Nigeria ranks as second worst electricity supply nation in 2017



Nigeria has been ranked as the second worst nation in power supply, and the worst in Africa, as power drops to 3,851 megawatts (MW), according to the Spectator Index of the world’s worst electricity supply in 2017.

In the report released on the Spectator Index Twitter handle yesterday, of the 137 countries examined in the report, Yemen ranked as worst electricity supply nation in 2017, followed by Nigeria, Haiti, Lebanon, and Malawi, in that order.

Ethiopia occupied the 37th position, while South Africa and Algeria occupied the 41st and 45th positions respectively.

Meanwhile, the Advisory Power Team report showed that the national grid capacity stood at 4,000 Megawatts.

The report noted that the average power sent out by the Electricity Generating Companies on January 14 stood at 3, 851.06mw, down by 168.58mw recorded the previous day, adding that the peak generation averaged 4,425mw, down by 5.5 percent.

According to the report, “On January 14, 2018, average power sent out was 3,851MWh/hour (down by 169MWh/h from the previous day). 1437.9MW was not generated due to unavailability of gas.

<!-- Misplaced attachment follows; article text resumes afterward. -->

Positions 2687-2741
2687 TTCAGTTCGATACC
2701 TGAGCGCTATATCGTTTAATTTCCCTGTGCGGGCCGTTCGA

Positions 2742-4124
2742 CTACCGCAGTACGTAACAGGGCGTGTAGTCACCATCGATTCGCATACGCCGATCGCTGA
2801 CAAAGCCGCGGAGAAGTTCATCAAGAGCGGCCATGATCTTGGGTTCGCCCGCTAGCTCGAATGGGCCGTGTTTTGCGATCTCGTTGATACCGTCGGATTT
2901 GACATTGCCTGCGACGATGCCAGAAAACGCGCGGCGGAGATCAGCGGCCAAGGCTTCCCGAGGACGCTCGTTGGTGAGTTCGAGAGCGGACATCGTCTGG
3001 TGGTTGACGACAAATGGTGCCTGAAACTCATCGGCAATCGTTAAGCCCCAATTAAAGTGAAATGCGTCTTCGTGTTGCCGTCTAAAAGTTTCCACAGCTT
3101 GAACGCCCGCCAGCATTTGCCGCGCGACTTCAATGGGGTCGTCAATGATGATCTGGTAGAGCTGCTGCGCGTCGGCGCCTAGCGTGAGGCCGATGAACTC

“0MW was not generated due to unavailability of line infrastructure, while 680.5MW was not generated due to high frequency resulting from the unavailability of distribution infrastructure. 290MW was not generated due to unavailability of water.

“The power sector lost an estimated N1,121,000,000 on January 14, 2018, due to insufficient gas supply, distribution infrastructure, transmission infrastructure and water reserves.”

Consequently, a total of 63.1mw of energy was sent out from Omoku thermal power plant with a constraint of 16mw.

Alaoji National Independent Power Plant had a constraint of 240mw, which affected the ability of the plant to generate commercial energy.

Energy sent out from Delta Power Plant on the same day was 340.76mw with a high-frequency constraint of 100 Hertz.

Jebba plant sent out 302.88mw of energy, while Shiroro had a water constraint of 290mw, along with high-frequency constraint of 95 Hz, limiting the sent out energy to 160.31mw, while Kainji dam sent out 359.49mw of power to the Transmission Company of Nigeria (TCN).


Source: Sweet Crude Report

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